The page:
The Navy’s chief information officer continued a direct and unsparing critique of the service’s networks at one of the largest IT conferences for government contractors.

Aaron Weis, who became the Navy’s CIO in September, said during a March 2 keynote luncheon at the West 2020 conference that the service’s networks were overly complex and, therefore, difficult to defend. “I would argue our networks are holding us back,” he said.

Weis said when he explained the Navy’s email setup to Satya Nadella, the Microsoft chief executive was “flabbergasted.”

And on the topic of cybersecurity, he said “the Department of Navy is losing our information every day to our adversaries. We’re leaking our information out whether it’s from direct exfiltration or through the defense industrial base.”

The problem is not the roughly $11 billion the Navy spends annually on IT, he said, but that the Navy needed to spend smarter.

Weis’ message came roughly two weeks after the service released its “Information Superiority Vision,” a strategic document on how to improve its IT efforts. Navy leaders often emphasize a need to move faster on IT, but Weis’ message since his appointment stands out for its candor.

Industry officials have long acknowledged the problems with the Navy’s IT systems. Some leaders, inside and outside of government, have been hopeful that these changes will get renewed attention under the watch of Adm. Michael Gilday, the Navy’s top officer. Gilday previously served as the head of U.S. Fleet Cyber Command/10th Fleet and the conventional wisdom has been that he can be an ally to help correct these problems because he knows first-hand the difficulties the infrastructure creates for sailors. In a December memo, he declared “Cybersecurity is commanders’ business,” a notion that officials in the IT community welcomed.

“We have a commandant [of the Marine Corps] and a [chief naval officer], who uniquely understand the value of the information environment,” Weis said.

During a 90-minute panel of sea chief leaders to kick off the conference, Gilday only mentioned the service’s cyber and IT troubles in passing.

But Navy officials told C4ISRNET they expect to see a coordinated effort to improve IT, from Gilday and Marine Corps Commandant Gen. David Berger, publicly manifest itself in the fiscal 2022 budget. In the meantime, Navy officials said the first glimpses of change may come in the form of reprogramming requests to Congress for the fiscal 2021 budget.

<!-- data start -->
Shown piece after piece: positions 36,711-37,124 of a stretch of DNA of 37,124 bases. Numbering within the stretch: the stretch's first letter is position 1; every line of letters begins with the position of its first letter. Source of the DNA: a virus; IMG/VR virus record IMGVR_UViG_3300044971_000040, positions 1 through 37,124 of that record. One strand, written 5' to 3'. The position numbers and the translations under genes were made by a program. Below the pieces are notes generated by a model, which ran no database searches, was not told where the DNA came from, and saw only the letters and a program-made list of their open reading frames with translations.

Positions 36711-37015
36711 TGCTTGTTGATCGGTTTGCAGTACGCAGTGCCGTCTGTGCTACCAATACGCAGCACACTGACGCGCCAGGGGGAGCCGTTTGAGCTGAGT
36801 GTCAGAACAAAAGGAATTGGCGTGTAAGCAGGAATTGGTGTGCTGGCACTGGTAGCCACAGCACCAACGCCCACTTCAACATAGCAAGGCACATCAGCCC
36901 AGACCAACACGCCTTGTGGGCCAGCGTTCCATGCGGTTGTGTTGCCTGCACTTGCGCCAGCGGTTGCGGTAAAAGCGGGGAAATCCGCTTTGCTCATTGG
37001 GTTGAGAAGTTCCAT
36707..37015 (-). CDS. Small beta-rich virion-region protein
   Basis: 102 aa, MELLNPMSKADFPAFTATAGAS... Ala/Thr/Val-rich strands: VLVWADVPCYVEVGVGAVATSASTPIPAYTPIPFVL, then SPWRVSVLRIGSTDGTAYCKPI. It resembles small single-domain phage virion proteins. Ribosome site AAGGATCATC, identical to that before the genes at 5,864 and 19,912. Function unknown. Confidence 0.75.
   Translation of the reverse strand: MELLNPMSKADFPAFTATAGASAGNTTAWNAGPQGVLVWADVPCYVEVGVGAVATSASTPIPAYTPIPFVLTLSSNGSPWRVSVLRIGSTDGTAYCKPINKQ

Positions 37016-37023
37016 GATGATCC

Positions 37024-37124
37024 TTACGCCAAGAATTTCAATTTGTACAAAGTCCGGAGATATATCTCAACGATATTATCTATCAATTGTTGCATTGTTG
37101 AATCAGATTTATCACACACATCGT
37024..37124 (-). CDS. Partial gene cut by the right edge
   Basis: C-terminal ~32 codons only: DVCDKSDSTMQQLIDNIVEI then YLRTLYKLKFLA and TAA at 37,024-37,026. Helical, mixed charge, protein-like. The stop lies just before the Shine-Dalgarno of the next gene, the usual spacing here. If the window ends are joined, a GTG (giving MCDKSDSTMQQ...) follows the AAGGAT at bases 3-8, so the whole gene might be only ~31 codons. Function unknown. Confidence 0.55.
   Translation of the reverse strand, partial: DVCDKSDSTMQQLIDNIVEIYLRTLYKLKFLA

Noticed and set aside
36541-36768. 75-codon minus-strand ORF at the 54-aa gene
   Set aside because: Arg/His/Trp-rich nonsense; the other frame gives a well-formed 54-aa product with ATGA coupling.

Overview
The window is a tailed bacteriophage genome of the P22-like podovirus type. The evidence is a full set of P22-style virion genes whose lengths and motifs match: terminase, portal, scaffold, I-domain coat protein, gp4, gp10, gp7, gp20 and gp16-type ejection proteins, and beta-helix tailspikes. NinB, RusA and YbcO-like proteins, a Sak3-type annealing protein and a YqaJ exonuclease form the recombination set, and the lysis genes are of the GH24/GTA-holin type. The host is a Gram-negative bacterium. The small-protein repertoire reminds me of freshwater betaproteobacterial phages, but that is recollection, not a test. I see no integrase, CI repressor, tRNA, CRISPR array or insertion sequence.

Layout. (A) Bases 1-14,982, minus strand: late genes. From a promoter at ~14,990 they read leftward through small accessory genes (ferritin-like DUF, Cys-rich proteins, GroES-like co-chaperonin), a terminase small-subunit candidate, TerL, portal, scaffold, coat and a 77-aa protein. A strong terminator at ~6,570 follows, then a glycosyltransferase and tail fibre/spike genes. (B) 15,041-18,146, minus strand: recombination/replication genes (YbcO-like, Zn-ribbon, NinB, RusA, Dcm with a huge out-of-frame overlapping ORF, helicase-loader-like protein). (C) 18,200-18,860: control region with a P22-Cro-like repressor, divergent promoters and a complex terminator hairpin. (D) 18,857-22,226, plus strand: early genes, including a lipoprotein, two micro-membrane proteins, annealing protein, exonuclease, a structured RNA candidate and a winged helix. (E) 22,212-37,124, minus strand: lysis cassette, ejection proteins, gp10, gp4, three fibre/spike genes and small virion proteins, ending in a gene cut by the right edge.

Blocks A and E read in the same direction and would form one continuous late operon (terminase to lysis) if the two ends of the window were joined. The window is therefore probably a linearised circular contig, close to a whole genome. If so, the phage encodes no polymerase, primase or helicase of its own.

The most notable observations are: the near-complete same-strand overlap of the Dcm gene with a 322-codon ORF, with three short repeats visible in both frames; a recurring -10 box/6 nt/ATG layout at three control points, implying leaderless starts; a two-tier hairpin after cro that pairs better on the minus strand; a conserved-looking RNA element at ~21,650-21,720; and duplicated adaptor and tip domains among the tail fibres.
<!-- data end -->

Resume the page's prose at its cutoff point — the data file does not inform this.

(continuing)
Weis suggested three initiatives to improve IT.

They included:

  • A “single, unified transport layer that’s flatter and easier to defend.” Weis wants this project, between the Navy and Marine Corps, to take advantage of software-defined networking that will allow sailors and Marines to share information.
  • Aggressively adopting a cloud-based infrastructure that will in part allow for modern software design. With a more streamlined approach, processes and approvals that today take years could shrink to weeks, he said.
  • A change in mindset for cybersecurity to more continuously determine protection levels.

“Cyber is a word that has become so used that at this point, it probably means everything to everyone. And, therefore, maybe it’s meaningless today,” Weis said. “It’s a buzzword that’s used to describe things so that you can get funding, so you can attract attention, so you can make speeches. But it doesn’t describe what we’re trying to do. And what we need to do is defend our information wherever it is. Whether it’s at rest, whether it’s in training, whether it’s supply chain, defense, industrial base, you name it, we should be defending it in a way we’re not today.”

Because the release of the Information Superiority Vision came just weeks before the West 2020 conference, the document was a common topic in San Diego, especially as it relates to emerging technologies.

At a conference panel on artificial intelligence March 3, Lt. Cmdr. Connor McLemore, principal operations research analyst and section head at the Office of the Chief of Naval Operations Assessment Division, said “our systems are not currently setup to employ AI to its fullest potential.” Jamie Lukos, head of the intelligent sensing branch at Naval Information Warfare Center, Pacific, said researchers there often circumvent existing systems to get their work done.

But Navy officials also spent much of the conference explaining their modernization efforts, including a greater emphasis on data, cybersecurity and software development.

Rear Adm. Christian Becker, the head of Naval Information Warfare Systems Command, said that, beginning in 2012, Pentagon leaders had looked for savings at the expense of the network.

“We harvested quite a bit of savings and efficiencies in our network,” he said. “And so we have the network that we paid for, and over time, that gap widens.”

Now, he said, Navy leaders view the network, and its subsequent modernization, with greater urgency. Today leaders are exploring “how we can start to build out that network, which supports our war-fighting capabilities, because the network itself is a war-fighting platform … The network is not a place to take efficiencies. The network is the place where we are going to fight.”

Geoff Ziezulewicz of Military Times contributed to this story.

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